This reminds me of a particularly personable male colleague with a 3-year sociology degree who decided to just go to Hong Kong and get a job in business – which he did with seeming ease, while I did my 2 years time as a clerk and then fled overseas to teach English.

As our government is putting out data that shows how full day junior kindergarten is going to increase the profitability of the workforce in twenty years, I sigh and hunch my shoulders. Wouldn’t it be so much cheaper, easier and more immediate to invest in good guidance programs integrated within high school and university curricula to help already-well-educated young adults find ways to use their talents, skills and education in the workplace right now. There are thousands of women graduating liberal arts every year and then virtually dropping into the vacuum of apparent uselessness in the workforce. I can’t tell you how many times I was told ‘but you have no job skills’. I don’t know if I even knew how to articulate the skills I did have, and how they could be applied: research, clear writing, knowledge of grammar and punctuation, reading and synthesizing long texts, analysis.

Just recently I met a young woman who has just graduated with an MA in Literature from University of Toronto (how’s that for skills in hoop jumping. We’re talking the cream of the literary crop!). She has a part time joe-job and is working on her creative writing. She told me her last boyfriend told her after graduation that she would make a great personal assistant. We both balked at the re-telling in dumbfounded outrage. So, twenty-two years on our society is still wasting the talents of women graduating in largely female dominated undergraduate degrees. Women who excel in the ‘soft skills’. There’s a pink collar ghetto if I ever saw one. Though my first career after clerking, is the pink collar ghetto extraordinaire! ESL teaching (largely kept part-time and out of the union, no paid vacation or benefits, largely year-round, continuous intake in private language institutes) is of course, as one of my colleagues described it – the Cinderella in the closet of the wider education system. After 10 years in the field with an MA in TESOL, I finally got to teaching at community colleges and universities where I lived in Ottawa.  I had gone through jobs as Algonquin, U of O, when Carleton called. I had promised myself I was leaving the profession in spite of feeling that I was doing good work, and absolutely dedicated to NOT sacrificing my clients’ education, though I was personally filling the gap between the budget of the administration and the needs of the students. The lovely woman who interviewed me and called to offer me my first 3-month contract was shocked when I turned it down. “This is the best-paying ESL teaching job in the city!” she exclaimed. “But I’ll have to re-apply for my job every three months.” “Yes, but for the most part we are able to continue giving contracts.”  No, I just couldn’t continue to be a part of it. Like at Algonquin where they had to lay us off every six months to keep us out of the union. I had called Employment Equity, who told me that it wasn’t really an employment equity issue.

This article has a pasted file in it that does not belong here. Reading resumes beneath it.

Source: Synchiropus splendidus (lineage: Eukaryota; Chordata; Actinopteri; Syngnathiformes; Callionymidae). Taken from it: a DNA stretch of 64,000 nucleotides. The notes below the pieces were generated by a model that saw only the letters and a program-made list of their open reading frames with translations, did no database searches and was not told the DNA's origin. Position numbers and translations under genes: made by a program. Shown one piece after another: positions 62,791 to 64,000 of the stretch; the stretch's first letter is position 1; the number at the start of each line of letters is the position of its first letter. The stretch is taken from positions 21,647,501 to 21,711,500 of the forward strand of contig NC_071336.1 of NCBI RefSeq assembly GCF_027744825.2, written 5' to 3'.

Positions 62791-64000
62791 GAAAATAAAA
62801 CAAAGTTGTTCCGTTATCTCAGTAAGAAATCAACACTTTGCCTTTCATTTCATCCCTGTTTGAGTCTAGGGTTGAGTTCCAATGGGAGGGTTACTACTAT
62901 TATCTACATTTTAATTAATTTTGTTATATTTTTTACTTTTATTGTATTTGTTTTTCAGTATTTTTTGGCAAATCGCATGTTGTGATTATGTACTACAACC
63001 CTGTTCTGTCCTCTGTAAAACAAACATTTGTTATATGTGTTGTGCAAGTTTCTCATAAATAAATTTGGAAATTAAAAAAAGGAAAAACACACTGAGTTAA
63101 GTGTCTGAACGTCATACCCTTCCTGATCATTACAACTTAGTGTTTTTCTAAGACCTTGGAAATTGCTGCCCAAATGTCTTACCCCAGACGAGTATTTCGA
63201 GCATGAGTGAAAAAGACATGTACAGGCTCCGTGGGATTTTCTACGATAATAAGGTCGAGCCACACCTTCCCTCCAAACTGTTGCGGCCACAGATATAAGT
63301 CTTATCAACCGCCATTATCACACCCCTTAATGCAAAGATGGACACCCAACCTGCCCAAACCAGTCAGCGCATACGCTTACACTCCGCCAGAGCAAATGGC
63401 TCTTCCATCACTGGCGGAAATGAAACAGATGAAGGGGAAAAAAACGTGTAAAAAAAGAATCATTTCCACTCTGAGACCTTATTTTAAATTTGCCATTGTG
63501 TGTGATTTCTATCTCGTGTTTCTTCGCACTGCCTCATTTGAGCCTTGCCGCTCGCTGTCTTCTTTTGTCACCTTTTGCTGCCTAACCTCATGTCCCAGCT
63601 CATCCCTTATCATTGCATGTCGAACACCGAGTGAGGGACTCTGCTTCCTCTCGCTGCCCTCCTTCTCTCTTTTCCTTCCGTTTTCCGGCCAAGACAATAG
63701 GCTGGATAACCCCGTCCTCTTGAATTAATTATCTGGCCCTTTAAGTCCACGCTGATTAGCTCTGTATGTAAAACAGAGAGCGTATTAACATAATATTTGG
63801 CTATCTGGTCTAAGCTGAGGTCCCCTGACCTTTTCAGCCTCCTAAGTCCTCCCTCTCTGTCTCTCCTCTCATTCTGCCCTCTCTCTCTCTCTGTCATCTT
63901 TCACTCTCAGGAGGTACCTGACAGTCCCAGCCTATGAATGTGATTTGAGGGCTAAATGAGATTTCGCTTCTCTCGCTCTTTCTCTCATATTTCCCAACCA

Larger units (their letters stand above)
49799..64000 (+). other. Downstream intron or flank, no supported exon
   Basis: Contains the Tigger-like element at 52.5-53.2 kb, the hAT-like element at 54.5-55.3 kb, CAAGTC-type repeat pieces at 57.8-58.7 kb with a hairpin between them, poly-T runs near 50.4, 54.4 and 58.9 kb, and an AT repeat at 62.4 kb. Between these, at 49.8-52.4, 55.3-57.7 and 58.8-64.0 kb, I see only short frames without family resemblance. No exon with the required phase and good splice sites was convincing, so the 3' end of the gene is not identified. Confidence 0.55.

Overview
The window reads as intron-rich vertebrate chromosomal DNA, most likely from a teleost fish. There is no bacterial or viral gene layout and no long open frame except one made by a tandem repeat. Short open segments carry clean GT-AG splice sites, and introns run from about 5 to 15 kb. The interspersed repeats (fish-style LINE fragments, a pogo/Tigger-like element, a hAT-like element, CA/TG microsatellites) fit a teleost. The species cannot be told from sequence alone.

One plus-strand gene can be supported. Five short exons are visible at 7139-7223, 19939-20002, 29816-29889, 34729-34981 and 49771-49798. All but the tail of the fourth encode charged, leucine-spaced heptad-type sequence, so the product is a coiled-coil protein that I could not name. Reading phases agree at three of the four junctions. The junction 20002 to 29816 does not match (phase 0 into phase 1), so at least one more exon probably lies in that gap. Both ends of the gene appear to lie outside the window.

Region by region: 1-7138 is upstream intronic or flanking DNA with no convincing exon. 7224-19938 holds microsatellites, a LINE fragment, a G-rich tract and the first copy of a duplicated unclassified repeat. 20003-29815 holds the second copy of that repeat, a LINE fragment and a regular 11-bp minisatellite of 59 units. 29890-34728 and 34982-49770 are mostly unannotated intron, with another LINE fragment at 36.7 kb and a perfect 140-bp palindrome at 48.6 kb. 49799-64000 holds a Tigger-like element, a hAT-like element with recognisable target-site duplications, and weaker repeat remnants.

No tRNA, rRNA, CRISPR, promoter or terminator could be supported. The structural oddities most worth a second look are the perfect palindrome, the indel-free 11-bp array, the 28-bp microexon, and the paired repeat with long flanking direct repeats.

When my first love, yoga, started to become more mainstream, and it seemed we could actually, possibly make a living teaching, I channelled all of my educational expertise and long-time interest in meditation and Indian philosophy into my second career, and opened a yoga teacher training organization. I am very happy, and feel that running an institute for yoga teacher eduction allows me to use so many of my interests and talents without the bureaucratic hassles of teaching at a university. Twenty years ago, I could not have dreamed of a more perfect career for myself.

But, when I think of all the wasted time and thwarted efforts, and the pamphlets that the English department gave us before graduation, the loss of identity, the unsupported struggle to serve society in a way that was meaningful to me, I cringe, I writhe, I feel fully the incredible impotence of second class citizenship. I help women (and men) find their unique ways of contributing through the diverse tradition of yoga, and this is incredibly satisfying. I wish I could help my brilliant U of T graduate friend. She’s 23, and may be looking at spending the next five years underemployed, while the Government of Ontario continues to roll out full day kindergarten programs.

In fact, I support publicly-funded full-day preschool and kindergarten programs, but not because they will help increase our GNP in 20 years, but because they give needed enrichment to children who might not otherwise get it, and they support women in going back to work and maintaining financial independence without having to spend most of their income on child-care. And as I have discussed, will adding two years of education on the books really help 50% of them contribute to our GNP if we do not improve our record in helping these educated girls achieve their career potential?

The women killed at Ecole Polytechnique did not get the chance to complete their education, to use their engineering skills or to enter the workforce. One man didn’t want the competition – women in this generally male-dominated field. To honour those women, I don’t want to waste any more time not playing my full role.

copyright Chetana Panwar 2010